AmeriCorps helps students reach out to troops overseas
PUNXSUTAWNEY — AmeriCorps helps students in the Punxsutawney Area School District to get in touch with the rest of the world by writing letters to soldiers of the 4th Platoon stationed in Kuwait.
Wednesday, AmeriCorps member Tony Ross spoke to Punxsutawney Area School Board members about his latest project.
Ross said he obtained the names of individual members of the 4th Platoon, and students were given the opportunity to write an individual letter to a soldier serving in Kuwait.
“We are receiving some amazing letters back from the soldiers,” said Ross, who was accompanied by two students, Emily Sweeney and Hailey Smith, who read two of the letters for the board members.
Ross said the return on this project is very large, as students learn about a soldier’s life.
“I hope whoever takes my place with AmeriCorps at Mapleview Elementary School next year will do the same project of Letters to Soldiers,” he said.
Ross said this summer, he plans to hold a summer school once again with elementary Principal Sharon Weber.
“It was very successful last year, and we’re planning on holding it again this summer,” Ross said.
In other business:
• Superintendent Dr. Keith Wolfe said the Punxsy district will soon be visited by board members and administrators from two school districts to observe Punxsy’s One-to-One laptop initiative.
Wolfe said a team of six to eight board members, administrators and teachers from the Penns Valley School District and a team of representatives from the Forest City Regional School District will visit PAHS March 8.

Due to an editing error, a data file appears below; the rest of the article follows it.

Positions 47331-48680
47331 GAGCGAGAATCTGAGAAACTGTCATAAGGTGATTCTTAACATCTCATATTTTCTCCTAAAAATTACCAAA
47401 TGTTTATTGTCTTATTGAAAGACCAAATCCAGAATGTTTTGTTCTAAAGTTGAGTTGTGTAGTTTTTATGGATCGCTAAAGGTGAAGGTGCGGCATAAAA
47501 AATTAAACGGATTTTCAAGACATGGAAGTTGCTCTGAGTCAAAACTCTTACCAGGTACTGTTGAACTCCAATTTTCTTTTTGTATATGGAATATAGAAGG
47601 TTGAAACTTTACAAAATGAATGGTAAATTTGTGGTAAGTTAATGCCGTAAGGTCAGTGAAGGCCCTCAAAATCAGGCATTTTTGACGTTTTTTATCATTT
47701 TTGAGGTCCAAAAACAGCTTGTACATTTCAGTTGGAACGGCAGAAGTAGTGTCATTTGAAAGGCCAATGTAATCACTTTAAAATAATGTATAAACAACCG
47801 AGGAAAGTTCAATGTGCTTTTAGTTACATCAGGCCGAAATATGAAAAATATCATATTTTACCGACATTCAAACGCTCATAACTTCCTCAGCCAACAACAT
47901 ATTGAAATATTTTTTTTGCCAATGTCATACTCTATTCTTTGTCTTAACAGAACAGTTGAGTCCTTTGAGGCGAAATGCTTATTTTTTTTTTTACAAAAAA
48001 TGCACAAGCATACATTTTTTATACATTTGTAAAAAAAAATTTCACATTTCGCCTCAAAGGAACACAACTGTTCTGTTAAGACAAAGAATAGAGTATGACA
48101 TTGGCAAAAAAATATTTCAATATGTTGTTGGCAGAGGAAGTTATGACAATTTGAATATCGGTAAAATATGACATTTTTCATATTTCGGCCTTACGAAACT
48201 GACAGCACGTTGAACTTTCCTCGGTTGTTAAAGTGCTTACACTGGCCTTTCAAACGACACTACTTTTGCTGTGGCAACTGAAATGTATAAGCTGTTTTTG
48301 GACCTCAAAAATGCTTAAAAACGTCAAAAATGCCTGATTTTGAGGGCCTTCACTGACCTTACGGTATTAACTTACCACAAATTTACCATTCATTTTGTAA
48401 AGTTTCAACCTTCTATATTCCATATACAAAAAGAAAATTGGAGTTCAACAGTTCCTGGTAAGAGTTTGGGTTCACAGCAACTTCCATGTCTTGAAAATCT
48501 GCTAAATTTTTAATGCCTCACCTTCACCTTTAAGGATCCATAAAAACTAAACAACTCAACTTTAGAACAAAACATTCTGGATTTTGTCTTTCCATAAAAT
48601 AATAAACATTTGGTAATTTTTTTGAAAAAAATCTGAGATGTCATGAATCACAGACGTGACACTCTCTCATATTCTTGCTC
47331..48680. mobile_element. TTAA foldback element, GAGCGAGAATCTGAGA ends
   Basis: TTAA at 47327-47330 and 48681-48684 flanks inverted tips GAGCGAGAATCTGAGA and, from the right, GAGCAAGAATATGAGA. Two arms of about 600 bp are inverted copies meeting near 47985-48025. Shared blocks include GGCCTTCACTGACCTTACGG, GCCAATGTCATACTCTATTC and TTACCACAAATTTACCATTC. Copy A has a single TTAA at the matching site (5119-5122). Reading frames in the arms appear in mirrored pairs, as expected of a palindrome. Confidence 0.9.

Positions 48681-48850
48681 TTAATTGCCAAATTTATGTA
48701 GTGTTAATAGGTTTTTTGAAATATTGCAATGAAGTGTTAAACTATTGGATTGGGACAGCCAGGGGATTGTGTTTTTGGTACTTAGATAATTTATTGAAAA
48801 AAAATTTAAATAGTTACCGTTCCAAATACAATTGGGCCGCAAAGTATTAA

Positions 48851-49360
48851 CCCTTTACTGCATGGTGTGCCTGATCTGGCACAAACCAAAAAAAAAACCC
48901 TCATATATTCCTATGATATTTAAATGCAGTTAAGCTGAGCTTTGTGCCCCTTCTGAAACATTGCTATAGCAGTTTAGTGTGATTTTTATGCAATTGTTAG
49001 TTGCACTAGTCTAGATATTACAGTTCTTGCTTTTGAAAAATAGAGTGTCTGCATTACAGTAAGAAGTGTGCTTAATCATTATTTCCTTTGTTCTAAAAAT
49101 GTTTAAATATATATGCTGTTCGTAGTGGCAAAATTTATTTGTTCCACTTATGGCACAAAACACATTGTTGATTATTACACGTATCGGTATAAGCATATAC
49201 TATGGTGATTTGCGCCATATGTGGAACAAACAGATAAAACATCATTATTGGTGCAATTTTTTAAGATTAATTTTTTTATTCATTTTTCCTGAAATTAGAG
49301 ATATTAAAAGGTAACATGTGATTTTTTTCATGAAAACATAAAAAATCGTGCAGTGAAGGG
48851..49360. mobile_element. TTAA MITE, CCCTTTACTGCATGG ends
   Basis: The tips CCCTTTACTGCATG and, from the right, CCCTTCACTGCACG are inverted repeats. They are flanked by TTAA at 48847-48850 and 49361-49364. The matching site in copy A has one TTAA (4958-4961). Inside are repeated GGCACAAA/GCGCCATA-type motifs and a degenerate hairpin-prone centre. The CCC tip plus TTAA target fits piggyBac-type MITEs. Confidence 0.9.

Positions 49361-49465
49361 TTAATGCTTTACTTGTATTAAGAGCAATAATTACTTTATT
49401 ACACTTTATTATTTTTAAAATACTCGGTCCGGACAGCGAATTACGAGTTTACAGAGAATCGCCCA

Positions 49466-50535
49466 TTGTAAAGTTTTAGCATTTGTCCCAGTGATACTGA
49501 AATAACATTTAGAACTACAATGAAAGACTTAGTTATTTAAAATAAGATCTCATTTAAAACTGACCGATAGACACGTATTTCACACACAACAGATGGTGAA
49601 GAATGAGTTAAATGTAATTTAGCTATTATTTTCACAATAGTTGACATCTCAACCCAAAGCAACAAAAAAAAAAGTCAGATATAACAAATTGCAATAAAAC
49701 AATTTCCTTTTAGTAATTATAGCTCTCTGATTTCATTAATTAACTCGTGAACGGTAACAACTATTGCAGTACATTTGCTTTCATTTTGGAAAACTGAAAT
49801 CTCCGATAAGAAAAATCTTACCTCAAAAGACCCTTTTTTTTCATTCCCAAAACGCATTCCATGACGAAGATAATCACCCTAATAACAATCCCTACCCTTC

“This is quite an honor, because other districts are coming to PAHS to see how we do it, because they say we’re doing it right,” Wolfe said.
This is the second time in the past two months that other districts have contacted the district to observe and gain information about Punxsy’s model for this initiative, due to the reputation of having an outstanding program.
Wolfe said the last district to visit PAHS was Blairsville-Saltsburg.
“A lot of districts are doing it differently by allowing students to Bring their Own Device (BOD),” he said.
“The problem with BOD is, how does the school police the computer usage when it’s their own brought from home?” Wolfe said. “We have a handle on what our students are permitted to do because everyone has the same computer distributed by us and has the same limitations with no deviation.”
• Board member Bob Pascuzzo discussed proposed classes for summer school and asked if they are the same as regular classes.
Wolfe said the district offered six sections of history last summer. If those sections weren’t offered during the summer, they would have to be offered during the regular year, which entails hiring another full-time teacher.
Pascuzzo said true budget cuts would come by eliminating summer school or some of the courses offered.
Wolfe said students who fail the course during the regular school year have to pay for the entire course during the summer.
There are students who take summer courses in order to free up time to take an elective, Wolfe said, and that the minimum number of students needed to hold the class during the summer is 10.